As part of the activities marking the celebration of World Wetlands Day on February 2nd, 2021 in Zimbabwe, several nature conservation non-governmental organisations (NGOs) drew the attention of the government to the need for environmental courts. Specialised courts, allowing for the effective treatment of environmental crimes. A phenomenon that has become legion in this southern African country.
Zimbabwe is one of the African countries where some 22,000 wild elephants are killed every year. According to the United Nations Office on Drugs and Crime, Zimbabwean poachers do not hesitate to apply barbaric and catastrophic hunting techniques. In September 2013, they poured cyanide into a waterhole where elephants are drinking. This poisoning killed more than 300 elephants, lions, raptors, vultures and hyenas.
In order to effectively combat these wildlife crimes as well as the illegal exploitation of forests, local nature protection organisations have taken the opportunity of World Wetlands Day 2021 to propose a new deterrent instrument. This is the environmental courts. “The creation of an independent green court, separate from the general judicial system, could help Zimbabwe address the pressing, pervasive and pernicious environmental problems facing the country. This special court could also give the public a remedy against wetland transgressions,” says Enos Shumba, the national director of the World Wildlife Fund in Zimbabwe.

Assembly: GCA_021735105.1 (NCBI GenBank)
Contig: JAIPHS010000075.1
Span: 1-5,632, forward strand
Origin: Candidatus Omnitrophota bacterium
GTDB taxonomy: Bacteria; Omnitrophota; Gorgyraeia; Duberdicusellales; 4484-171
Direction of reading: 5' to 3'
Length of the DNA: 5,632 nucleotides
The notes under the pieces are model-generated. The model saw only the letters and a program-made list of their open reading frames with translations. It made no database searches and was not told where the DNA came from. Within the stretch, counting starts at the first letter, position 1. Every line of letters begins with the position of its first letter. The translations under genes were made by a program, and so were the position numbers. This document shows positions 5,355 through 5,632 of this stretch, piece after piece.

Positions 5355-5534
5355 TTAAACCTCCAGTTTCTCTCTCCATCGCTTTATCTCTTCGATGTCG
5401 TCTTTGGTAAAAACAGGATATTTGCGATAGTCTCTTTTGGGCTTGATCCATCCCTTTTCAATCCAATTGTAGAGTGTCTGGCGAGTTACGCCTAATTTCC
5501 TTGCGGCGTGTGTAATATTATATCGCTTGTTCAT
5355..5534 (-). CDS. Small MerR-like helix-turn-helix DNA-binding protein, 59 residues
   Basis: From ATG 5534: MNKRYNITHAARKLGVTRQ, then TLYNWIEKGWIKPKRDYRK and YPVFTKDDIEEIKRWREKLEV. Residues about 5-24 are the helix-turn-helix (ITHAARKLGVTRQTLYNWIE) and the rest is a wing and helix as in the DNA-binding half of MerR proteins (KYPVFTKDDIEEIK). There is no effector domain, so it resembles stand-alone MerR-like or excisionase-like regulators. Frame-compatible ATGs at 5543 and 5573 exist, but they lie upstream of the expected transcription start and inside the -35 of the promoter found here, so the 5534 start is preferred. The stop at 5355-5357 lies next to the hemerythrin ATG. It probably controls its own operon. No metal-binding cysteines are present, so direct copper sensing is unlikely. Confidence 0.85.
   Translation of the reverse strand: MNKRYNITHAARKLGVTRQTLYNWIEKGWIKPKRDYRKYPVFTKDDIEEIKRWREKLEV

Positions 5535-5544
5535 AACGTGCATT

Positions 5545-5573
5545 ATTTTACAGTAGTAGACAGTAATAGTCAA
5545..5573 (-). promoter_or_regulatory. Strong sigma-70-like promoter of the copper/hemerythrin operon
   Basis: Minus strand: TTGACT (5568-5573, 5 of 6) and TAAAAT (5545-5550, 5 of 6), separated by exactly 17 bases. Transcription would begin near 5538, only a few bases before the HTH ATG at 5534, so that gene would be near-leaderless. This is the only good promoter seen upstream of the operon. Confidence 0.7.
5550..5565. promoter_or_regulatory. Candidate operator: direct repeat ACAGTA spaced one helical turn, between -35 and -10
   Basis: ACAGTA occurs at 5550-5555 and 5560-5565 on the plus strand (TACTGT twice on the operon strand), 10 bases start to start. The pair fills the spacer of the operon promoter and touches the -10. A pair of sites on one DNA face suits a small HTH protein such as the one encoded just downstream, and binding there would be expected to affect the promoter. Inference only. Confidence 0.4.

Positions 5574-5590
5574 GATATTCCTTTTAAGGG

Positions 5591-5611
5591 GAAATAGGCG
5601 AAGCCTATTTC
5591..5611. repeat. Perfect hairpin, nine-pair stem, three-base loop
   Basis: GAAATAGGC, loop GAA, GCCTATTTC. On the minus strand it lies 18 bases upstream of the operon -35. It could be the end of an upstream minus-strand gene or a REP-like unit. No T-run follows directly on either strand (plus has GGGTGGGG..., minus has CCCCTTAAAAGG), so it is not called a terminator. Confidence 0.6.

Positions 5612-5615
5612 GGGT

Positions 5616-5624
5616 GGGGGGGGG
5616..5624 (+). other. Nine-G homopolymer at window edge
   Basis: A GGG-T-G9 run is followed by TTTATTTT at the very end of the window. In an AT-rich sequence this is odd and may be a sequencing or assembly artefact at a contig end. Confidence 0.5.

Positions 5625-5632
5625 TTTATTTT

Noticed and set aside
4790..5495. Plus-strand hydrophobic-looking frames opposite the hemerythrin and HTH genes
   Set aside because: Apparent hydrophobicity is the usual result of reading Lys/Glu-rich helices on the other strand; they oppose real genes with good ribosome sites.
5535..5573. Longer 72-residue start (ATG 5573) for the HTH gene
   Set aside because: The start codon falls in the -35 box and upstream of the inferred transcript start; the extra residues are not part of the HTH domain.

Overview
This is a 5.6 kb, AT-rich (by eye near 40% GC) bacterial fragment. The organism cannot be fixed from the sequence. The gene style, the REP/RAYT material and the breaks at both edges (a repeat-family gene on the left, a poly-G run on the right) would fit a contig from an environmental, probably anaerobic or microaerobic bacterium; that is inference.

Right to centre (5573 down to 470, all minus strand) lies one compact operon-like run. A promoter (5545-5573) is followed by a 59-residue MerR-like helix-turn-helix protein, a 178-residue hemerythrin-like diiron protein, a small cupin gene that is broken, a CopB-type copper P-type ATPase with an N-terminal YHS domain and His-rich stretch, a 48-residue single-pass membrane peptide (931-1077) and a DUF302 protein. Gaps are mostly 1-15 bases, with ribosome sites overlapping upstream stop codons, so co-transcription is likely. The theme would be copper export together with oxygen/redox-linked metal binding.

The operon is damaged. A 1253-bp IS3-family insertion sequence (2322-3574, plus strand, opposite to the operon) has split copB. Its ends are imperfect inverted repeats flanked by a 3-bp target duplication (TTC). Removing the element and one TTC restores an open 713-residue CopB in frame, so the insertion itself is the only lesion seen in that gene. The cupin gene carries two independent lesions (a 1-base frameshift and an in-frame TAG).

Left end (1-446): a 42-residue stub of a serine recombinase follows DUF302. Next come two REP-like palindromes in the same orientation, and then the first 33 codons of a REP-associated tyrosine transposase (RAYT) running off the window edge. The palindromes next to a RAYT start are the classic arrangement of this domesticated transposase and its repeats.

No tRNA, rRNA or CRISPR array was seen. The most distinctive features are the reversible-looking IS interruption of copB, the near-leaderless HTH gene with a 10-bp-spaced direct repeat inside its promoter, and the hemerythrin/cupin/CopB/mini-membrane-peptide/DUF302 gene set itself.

The need for green courts was also highlighted by the communications officer of the Zimbabwe Forestry Commission (ZFC). “Environmental crimes are our biggest challenge and although the commission partners with the police and local government in law enforcement, we are still short of resources, especially in cases such as deforestation and illegal mining,” says Aaron Chifunga.
The call for the Zimbabwean government to establish environmental courts comes in the wake of public outcry over massive land degradation by illegal miners in eastern towns such as Penhalonga de Mutasa in the east of the country and Chimanimani National Park. These actions show the inadequacy of the government’s efforts to date. On September 9th, 2020, Zimbabwe’s Minister of Information, Advertising and Broadcasting Services issued a statement banning all mining activities in nature reserves and along rivers.